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Women of The Things They Carried


Females of The Things They Brought

In The Important Things They Brought, by Tim O’brien, American soldiers are battling a war Vietnam, a nation that is halfway around the world from their house and families. The novel concentrates on the experiences of the soldiers including Lieutenant Jimmy Cross and Mark Fossie. Given that the war is a hard and separating experience, both guys have a female in your home they seek convenience and assurance from: Martha and Mary Anne Belle, respectively. Lt. Cross and Martha are pen pals whereas Fossie and Mary Anne are childhood sweeties. Martha and Mary Anne both at first work as an escape from the war for Lt.

Cross and Fossie, nevertheless, when Mary Anne comes to Vietnam, she loses her innocence and becomes swallowed up in the war and land that surrounds her. In doing so, she ruins Fossie’s fantasy of seeking comfort from her whereas Martha remains the exact same throughout the war and can continue to be an escape from reality for Lt. Cross. When Martha and Mary Anne are first introduced, they are depicted as sweet and innocence through the description of their clothes and bodies. Despite the fact that Martha does not feel the exact same method about Lt. Cross as Lt.

Cross does about her, he still consumes over her letters, photos, and the memories they shared prior to his release. He believes that she is a sweet, innocent girl due to the fact that in her letters she “often estimated lines of poetry; she never ever mentioned the war” (1 ). Through her letters such as the one where she informed him about finding a pebble on the Jersey shoreline and her lovely analysis of its symbolic significance, he is able to escape the realities of the war to a place in his mind where he is at peace and “would feel himself increasing.

Sun and waves and gentle winds, all love and lightness” (9 ). The image of Martha and the possibility of having a future with her enable Lt. Cross to not totally succumb to the darkness of the war. Mary Anne plays a comparable function for Mark Fossie nevertheless rather of supplying convenience through words, she is able to offer him comfort through being physically near him. When she arrives she is simply -“charming blonde– simply a kid, just barely out of high school” wearing “white culottes and this hot pink sweatshirt” which personifies her innocence (90 ).

For Fossie his source of convenience is now tangible and they have the ability to “moon over each other” and hold hands. As soon as Mary Anne begins getting settled in Vietnam, her curious nature leads her to wish to learn more about the country and individuals. She does not take her existence in Vietnam for approved and thinks that she “may also learn something” while she exists (96 ). She rapidly adjusts to intensity of the aid station and is not “scared to get her hands bloody” in order to assist the medics.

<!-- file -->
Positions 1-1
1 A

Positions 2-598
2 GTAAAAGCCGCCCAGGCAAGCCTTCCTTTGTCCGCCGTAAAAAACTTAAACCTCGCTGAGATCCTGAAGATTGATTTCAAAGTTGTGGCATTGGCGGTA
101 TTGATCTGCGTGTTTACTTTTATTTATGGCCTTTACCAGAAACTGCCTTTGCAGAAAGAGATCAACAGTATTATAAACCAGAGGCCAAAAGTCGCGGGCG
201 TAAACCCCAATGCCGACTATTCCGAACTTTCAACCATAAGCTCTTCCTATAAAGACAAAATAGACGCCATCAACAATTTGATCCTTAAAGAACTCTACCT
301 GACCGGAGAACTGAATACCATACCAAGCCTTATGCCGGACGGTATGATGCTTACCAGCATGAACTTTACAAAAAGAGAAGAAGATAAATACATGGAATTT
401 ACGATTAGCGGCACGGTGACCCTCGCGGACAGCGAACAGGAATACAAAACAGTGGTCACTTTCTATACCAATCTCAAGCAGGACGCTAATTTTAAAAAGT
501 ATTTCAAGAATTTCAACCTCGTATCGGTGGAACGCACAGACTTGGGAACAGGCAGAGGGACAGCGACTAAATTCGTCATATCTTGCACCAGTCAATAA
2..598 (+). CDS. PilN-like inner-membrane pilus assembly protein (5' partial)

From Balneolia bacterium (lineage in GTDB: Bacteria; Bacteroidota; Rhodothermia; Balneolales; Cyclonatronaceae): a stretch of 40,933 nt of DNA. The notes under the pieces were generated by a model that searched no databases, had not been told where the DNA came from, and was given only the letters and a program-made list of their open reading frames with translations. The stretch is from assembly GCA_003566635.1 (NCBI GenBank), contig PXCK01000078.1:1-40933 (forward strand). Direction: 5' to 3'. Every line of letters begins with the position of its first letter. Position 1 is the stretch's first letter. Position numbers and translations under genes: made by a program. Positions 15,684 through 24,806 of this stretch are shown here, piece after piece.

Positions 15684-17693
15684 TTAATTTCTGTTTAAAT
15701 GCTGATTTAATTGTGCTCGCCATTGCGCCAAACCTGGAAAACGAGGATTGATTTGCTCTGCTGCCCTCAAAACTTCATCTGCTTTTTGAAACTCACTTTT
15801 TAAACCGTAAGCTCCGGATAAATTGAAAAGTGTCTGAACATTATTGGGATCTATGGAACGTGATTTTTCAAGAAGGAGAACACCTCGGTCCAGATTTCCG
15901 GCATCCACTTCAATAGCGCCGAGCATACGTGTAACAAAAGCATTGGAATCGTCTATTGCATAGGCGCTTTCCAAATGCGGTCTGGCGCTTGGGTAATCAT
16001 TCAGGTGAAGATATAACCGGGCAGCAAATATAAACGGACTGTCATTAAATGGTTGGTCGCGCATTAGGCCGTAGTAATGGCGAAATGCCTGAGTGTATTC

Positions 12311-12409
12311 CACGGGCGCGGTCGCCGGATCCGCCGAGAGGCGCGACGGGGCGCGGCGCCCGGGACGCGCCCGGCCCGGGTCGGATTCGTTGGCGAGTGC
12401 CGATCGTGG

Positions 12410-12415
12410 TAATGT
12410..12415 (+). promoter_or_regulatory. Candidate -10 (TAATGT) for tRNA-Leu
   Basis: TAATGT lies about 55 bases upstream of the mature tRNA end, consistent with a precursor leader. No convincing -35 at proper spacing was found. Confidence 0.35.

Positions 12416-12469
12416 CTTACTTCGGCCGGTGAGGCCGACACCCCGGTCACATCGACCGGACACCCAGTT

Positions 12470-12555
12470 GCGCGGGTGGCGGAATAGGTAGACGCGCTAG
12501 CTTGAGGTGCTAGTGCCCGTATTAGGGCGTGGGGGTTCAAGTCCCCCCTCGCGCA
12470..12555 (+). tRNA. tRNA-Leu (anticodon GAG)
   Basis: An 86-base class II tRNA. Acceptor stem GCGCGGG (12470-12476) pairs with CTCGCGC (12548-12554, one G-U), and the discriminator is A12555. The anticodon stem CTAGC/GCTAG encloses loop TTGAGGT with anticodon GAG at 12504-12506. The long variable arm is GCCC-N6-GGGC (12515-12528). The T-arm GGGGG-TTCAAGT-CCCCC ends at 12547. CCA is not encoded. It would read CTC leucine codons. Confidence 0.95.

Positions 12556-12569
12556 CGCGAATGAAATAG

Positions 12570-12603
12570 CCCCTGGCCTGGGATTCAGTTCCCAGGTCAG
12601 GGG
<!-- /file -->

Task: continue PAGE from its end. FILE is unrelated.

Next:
Her feministic qualities start to fade as she got more familiar with her life at the station as she “stopped using jewelry, cut her hair short and covered it in a dark green bandana” (98 ). Her personality begins to alter also and instead of having a “come-get-me energy” (95 ), her “bubbliness [i] s gone” (99 ). Through her direct exposure to the evils and enjoyment of war, Mary Anne ultimately loses her innocence and realizes that her purpose is to be a part of the Green Berets, not the stereotyped female function of a docile buddy of a male.

This leaves Fossie alone without the woman he believed he would be able to depend on for the rest of his live to be his source of support. On the other hand, Martha stays a far-off buddy who is not exposed to the horrors of the war which permits her to continue to offer the image of hope and possibility for Lt. Cross. Even though Ted Lavenders life ended partly due to the Lt. Cross’s psychological distraction of Martha, he puts the blame on himself, not Martha.

He takes the responsibility which ensures that she remains innocent and untainted by his death. He wants to preserve the pure images of Martha, among “legs of a virgin, dry and without hair” (4 ). By doing so, he has the ability to reconnect with her once the war is over and lastly reveal his real feelings. In both Lt. Cross and Fossie’s mind, Martha and Mary Anne are at first the reasons for them to fight for survival every day. In the beginning, these females represent hope and supply them comfort by enabling them to picture or picture normalcy.

When Mary Anne joins Fossie in Vietnam, she loses her innocence like how the rest of the soldiers do and enters into the war. Considering that she is no longer on the outside, she can not supply that exact same sense of comfort for him. Martha, on other hand, remains on the outside and is just an image in Lt. Cross’s mind. Her letters offer him an outlet to remember that there is great beyond the evils of the war the encompass him. By the end war, Martha has actually kept her image as a pure, sweet woman whereas Mary Anne is now a dangerous warrior.

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